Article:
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    $\begingroup$ Because the 0-th case came to my mind when I was writing the fourth one, and I didn't feel like changing the numbers :P Beside that it's so trivial it doesn't deserve a higher number :P $\endgroup$ – sjm.majewski Nov 1 '14 at 21:02
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This started out as a comment (just thinking out loud here), but I got further along than I thought. I haven't read any other answers yet so there's probably some overlap.

[This is clearly not anything like a definitive answer, since it doesn't characterize when such integrals converge in general. What it does after some initial rambling is explore one set of special cases of $g$, the first couple of which may be useful in practice.]

If $g$ is small enough in the tails (and doesn't shoot off to $\infty$ too fast anywhere in the middle), the limit for the integral would be finite; $g(x)=C$, for example, is fine, as is $g(x)=\phi(x)$ (or indeed any density). On the other hand, clearly you can't have $g(x)=x$, but you could have something like $g(x) = a+bF(x)$ for some cdf.

Since $f$ is so nice near 0, as long as $g(x)$ doesn't shoot off to $\infty$ at small $x$, the fun is at the big end, so one important aspect of the question seems to be 'how fast can $g$ grow?'.

Let's split up $∫^∞_{−∞}f(x)g(x)dx$ into three parts, a left part, a right part and a middle part, and try to identify a bound for the right part only. Because $f$ is symmetric, playing with the left part is very similar to the right, and because $f$ is bounded, the behavior in the middle is only an issue if your $g$ goes off to $∞$ in that part (when you'd have to worry about how it behaved then) - but I assume you'd have mentioned if $g$ might do that.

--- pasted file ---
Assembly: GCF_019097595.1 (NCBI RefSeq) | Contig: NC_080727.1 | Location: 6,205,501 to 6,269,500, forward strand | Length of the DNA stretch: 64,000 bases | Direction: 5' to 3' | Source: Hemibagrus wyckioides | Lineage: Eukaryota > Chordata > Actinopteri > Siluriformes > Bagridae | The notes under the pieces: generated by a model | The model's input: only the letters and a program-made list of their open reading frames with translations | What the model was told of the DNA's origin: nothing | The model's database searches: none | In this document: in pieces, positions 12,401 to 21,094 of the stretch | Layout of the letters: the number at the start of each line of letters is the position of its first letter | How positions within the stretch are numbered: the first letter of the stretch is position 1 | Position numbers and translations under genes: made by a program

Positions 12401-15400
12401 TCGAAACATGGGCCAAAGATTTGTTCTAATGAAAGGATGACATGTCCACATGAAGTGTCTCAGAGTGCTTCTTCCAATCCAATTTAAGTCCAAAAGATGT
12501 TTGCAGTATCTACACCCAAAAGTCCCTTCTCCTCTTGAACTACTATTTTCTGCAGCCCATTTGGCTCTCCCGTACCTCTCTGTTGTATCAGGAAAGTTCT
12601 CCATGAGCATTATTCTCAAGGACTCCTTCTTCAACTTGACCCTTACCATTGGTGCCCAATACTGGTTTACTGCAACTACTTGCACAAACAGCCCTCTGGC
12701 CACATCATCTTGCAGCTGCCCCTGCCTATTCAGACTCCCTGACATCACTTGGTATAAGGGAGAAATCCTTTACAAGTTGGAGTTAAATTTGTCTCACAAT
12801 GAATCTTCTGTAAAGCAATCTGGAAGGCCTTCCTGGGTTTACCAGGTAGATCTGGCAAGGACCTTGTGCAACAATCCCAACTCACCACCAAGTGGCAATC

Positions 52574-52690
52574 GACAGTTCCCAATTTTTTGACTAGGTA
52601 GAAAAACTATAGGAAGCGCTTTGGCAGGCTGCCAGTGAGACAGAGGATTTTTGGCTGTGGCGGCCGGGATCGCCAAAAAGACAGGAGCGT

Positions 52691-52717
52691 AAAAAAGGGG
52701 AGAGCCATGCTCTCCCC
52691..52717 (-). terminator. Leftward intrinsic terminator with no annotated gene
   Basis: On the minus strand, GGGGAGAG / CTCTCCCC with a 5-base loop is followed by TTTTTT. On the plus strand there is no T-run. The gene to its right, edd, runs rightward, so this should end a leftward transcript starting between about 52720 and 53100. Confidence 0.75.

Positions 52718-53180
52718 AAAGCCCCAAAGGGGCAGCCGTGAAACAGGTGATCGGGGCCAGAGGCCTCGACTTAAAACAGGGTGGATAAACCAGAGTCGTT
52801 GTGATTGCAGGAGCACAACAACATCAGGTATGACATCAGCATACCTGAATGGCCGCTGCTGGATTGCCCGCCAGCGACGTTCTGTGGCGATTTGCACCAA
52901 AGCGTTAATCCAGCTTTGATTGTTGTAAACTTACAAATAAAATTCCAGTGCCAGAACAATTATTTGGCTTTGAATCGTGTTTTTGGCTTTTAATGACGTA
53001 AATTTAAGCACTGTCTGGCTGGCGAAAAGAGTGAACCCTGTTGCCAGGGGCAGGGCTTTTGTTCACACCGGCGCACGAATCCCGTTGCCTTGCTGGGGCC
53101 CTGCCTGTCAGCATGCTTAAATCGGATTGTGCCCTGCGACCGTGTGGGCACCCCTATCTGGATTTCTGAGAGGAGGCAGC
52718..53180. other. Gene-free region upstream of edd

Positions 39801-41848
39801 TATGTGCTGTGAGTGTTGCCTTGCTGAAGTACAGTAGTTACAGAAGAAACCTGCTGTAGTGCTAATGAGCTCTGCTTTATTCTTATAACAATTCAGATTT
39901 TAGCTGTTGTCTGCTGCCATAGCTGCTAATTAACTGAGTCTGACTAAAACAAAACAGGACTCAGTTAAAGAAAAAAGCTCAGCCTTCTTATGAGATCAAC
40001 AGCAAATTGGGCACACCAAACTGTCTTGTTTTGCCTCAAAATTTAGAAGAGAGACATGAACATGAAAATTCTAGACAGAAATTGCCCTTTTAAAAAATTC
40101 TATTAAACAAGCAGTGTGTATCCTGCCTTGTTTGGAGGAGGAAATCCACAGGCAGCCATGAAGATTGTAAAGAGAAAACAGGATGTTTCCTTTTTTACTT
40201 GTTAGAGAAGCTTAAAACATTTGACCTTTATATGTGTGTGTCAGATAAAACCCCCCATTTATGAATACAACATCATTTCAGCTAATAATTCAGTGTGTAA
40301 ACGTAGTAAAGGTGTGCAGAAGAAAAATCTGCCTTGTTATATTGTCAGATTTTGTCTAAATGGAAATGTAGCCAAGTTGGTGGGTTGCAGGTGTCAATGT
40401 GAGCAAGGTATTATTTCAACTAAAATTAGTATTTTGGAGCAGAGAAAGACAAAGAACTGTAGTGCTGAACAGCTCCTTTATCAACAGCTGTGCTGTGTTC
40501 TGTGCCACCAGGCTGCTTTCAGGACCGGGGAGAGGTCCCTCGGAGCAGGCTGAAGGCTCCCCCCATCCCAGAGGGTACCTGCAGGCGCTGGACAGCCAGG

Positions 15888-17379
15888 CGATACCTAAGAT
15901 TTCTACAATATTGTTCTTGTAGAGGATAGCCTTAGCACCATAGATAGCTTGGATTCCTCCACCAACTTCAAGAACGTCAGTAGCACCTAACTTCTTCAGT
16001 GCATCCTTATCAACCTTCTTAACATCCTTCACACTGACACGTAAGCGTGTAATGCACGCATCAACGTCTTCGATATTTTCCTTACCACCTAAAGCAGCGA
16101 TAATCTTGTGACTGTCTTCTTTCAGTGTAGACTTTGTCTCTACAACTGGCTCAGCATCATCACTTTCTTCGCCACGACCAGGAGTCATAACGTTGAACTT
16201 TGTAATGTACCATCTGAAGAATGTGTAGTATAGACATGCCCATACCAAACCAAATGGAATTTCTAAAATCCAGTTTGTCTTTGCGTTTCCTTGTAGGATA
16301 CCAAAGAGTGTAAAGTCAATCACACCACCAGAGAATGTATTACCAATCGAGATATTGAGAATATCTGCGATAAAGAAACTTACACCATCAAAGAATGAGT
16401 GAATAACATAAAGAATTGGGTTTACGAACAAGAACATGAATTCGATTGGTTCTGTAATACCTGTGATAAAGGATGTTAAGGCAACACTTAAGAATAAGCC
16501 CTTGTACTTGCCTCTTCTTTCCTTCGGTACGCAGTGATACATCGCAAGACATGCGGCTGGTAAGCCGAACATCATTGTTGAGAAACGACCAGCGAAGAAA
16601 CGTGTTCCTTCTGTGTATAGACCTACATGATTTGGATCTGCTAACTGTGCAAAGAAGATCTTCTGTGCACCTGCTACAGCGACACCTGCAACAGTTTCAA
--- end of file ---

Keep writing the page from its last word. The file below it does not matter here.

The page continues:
So I assume you mostly care to bound $∫^∞_c f(x)g(x)dx$ for some sufficiently large* positive $c$.

* In the sequence of functions I consider later, I'll also need a sequence of $c$'s to go with it. In effect, each $p_j$ will have some corresponding $c_j$.

Note that if $c>1$, $\frac{1}{1+x^2}<\frac{1}{x^2}<\frac{2}{1+x^2}<\frac{2}{x^2}$, so (taking $f^*(x)=x^{-2}$), if $∫^∞_c f^*(x).g(x)dx$ diverges or converges, so does $∫^∞_c f(x)g(x)dx$, and vice-versa (they share their convergence properties). So we only need to consider this simpler case.